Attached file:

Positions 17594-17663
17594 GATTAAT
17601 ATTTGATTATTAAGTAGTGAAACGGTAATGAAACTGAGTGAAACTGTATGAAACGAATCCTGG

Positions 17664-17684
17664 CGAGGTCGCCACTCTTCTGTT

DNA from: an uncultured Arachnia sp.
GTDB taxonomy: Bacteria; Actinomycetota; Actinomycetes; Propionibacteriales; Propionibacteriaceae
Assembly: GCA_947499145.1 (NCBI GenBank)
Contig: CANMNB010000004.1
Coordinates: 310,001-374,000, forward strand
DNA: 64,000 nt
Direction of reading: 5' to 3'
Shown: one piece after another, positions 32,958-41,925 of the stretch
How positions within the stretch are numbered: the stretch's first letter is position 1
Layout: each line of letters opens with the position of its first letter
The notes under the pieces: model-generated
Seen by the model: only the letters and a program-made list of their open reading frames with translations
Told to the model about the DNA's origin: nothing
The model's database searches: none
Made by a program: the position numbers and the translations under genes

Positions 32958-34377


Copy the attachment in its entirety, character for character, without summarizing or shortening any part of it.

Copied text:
Positions 17594-17663
17594 GATTAAT
17601 ATTTGATTATTAAGTAGTGAAACGGTAATGAAACTGAGTGAAACTGTATGAAACGAATCCTGG

Positions 17664-17684
17664 CGAGGTCGCCACTCTTCTGTT

DNA from: an uncultured Arachnia sp.
GTDB taxonomy: Bacteria; Actinomycetota; Actinomycetes; Propionibacteriales; Propionibacteriaceae
Assembly: GCA_947499145.1 (NCBI GenBank)
Contig: CANMNB010000004.1
Coordinates: 310,001-374,000, forward strand
DNA: 64,000 nt
Direction of reading: 5' to 3'
Shown: one piece after another, positions 32,958-41,925 of the stretch
How positions within the stretch are numbered: the stretch's first letter is position 1
Layout: each line of letters opens with the position of its first letter
The notes under the pieces: model-generated
Seen by the model: only the letters and a program-made list of their open reading frames with translations
Told to the model about the DNA's origin: nothing
The model's database searches: none
Made by a program: the position numbers and the translations under genes

Positions 32958-34377